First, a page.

I intended to make a single post about our trip back to Sweden but it became so long I decided to split it into two parts. You can find the first part here.
After the train debacle that you can read about in my last post, we were really happy to see my parents standing on the platform as the train rolled into Helsingborg station. All the stress from the last two days just melted away as we stepped off the train into their arms. Pretty much as soon as we got to the house, things slowed down and we … Read the rest
When me and my wife went to Sweden in April 2017 we had no idea we wouldn’t be coming back for more than six years. However, due to various circumstances, Covid being one of them, we haven’t been able to go back until now. Last time we had no plan whatsoever on having children and now we have a small boy, and this would be his first trip to his fatherland. We’ve gone on plenty of short trips since Tantan was born but this would be his first long flight as well as his first time in a different country; … Read the rest
A couple of weeks ago my friend told me he had found a bunch of abandoned buildings in central Hsinchu, not far from where I live. One Saturday when I had a bit of time for myself I grabbed my camera and my flashlight and went to check them out.
Since becoming interested in urban exploration I’ve been to all kinds of abandoned buildings; factories, hotels, amusement parks, police stations, military tunnels, temples and so on. This list of course includes ordinary houses but as I started to explore the first one, I soon realized this was more than just … Read the rest
Every couple of weeks I have a Saturday or Sunday afternoon off to relax by myself without having to worry about my son (my wife gets the same deal). Lately I’ve been trying to turn these afternoons off into little adventures by finding hiking trails that are reasonably challenging yet short enough that you can finish them in a couple of hours. As a busy dad, I find that this kind of hike is a perfect way for me to clear my mind and make my body comfortably tired. So far I’ve been on two such mini adventures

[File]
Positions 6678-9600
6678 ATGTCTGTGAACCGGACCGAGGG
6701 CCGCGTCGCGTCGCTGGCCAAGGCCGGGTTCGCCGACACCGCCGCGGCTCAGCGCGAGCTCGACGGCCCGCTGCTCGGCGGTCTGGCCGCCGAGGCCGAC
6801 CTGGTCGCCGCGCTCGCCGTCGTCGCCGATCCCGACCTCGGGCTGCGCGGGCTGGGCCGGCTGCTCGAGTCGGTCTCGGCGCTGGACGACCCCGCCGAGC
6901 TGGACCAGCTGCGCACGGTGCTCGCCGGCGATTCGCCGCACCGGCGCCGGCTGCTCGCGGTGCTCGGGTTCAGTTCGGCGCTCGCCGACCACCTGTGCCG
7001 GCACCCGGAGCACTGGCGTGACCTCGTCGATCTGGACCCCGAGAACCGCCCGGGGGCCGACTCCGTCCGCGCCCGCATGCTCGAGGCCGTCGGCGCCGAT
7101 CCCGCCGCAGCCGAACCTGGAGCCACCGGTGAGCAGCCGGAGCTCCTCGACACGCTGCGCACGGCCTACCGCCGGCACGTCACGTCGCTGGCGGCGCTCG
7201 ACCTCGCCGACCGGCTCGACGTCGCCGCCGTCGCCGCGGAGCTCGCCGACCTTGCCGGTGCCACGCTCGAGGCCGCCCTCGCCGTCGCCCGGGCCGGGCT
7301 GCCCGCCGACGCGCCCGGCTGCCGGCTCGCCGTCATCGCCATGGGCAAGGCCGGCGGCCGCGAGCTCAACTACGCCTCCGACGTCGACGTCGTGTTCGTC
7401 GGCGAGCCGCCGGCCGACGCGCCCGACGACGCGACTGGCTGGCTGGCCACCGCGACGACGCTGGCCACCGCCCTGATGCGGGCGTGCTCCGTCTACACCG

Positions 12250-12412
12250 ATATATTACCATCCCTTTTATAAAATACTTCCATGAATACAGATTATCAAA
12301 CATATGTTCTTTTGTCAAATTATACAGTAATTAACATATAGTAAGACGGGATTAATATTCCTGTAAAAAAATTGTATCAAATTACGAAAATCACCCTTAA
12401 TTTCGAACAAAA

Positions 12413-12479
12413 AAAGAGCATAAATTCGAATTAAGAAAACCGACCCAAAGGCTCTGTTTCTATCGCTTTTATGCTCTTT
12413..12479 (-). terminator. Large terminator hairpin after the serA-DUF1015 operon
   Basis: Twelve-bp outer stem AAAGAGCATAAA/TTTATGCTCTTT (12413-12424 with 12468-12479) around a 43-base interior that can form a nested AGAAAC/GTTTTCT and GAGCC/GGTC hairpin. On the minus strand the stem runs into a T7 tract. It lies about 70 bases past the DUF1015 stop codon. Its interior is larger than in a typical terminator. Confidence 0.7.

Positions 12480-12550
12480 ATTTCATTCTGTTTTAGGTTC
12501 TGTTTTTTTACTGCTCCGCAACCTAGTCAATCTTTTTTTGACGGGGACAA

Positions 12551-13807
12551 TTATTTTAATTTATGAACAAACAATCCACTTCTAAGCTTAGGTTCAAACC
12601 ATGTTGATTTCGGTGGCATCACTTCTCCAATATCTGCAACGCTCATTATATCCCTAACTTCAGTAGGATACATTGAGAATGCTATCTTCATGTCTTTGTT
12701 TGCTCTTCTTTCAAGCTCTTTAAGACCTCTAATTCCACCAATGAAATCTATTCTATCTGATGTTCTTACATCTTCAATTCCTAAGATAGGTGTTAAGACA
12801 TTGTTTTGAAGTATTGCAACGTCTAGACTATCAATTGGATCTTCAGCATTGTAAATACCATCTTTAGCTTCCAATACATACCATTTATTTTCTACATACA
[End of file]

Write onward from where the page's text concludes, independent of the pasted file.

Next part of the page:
The Xianshan … Read the rest
The thing about Taiwan’s countryside is, like Forrest Gump said, like a box of chocolate, you never know what you’re gonna get. Last weekend we went up in the mountains outside Hsinchu without any real plan. As we were driving along a small, rather remote road we rounded a corner and came upon a bunch of large, colorful paintings on the concrete wall next to the road. This was utterly unexpected. This was deep enough into the mountains that you’d expect to see little more than vegetation and waterfalls, yet here was some extremely colorful art. This of course fit … Read the rest
Not too long ago I was running some errands and on the way home I took a bit of a detour along some smaller side streets. While I was riding along I happened on a small park by the river and stopped to look around. It seemed to be little more than a path next to the shallow, partially overgrown river. I strolled along it for a few hundred meters until it ended then turned around to see where it led to in the other direction.… Read the rest
Just around the corner from our house lies a large indoor market. The vendors there sell all kinds of groceries, fruit, vegetables, meat, seafood and spices; whatever you are cooking, you can probably get the ingredients there. The market is so big, in fact, that it spills out of the building onto the surrounding streets, the vendors lining up their stalls – or sometimes just a tarp on the ground – along the curb. In the mornings, especially on weekends, the entire block around the market building is complete chaos; hundreds of people milling about, their paths intertwining as they … Read the rest
Something that you see often in Taiwan, and I believe also in other parts of Asia, but far less common in Europe, are the small alleys; the winding lanes in between and behind the buildings of a city block. For the most part these little nameless streets are rather ugly in a utilitarian sort of way. Since few people enter these alleys there tends to be lots of stuff there that’s hidden from view: water pipes, AC units, disused scooters, piles of recycling and so forth. I have found however, that there’s a special kind of beauty in these places, … Read the rest
Like the name suggests, Five Finger Mountain (五指山) has five peaks in a row, like fingers on a hand. Me and the wife were there several years ago but at the time I wasn’t really into hiking so we only hiked the relatively easy Traverse Trail (called crabwise trail on some maps), never reaching any of the peaks. In the last couple of years however I’ve taken more of an interest in hiking so when my friend posted about it on The Map Room I became intrigued; it seemed like a fun hike that would be suitable for me. Due … Read the rest
I’ve previously written about what I like to call neglected spaces, those places that are not fully abandoned but rarely see any use. An interesting example of such a place is the Putian Temple which sits on a hill overlooking Hsinchu City. The temple itself is in use and seems to have a fair amount of visitors. However, on the hillside below it it is a semi-abandoned park full of weird statues, that becomes more overgrown and dilapidated the further you get from the main building. Actually the temple itself is pretty weird as well. Instead of trying (and … Read the rest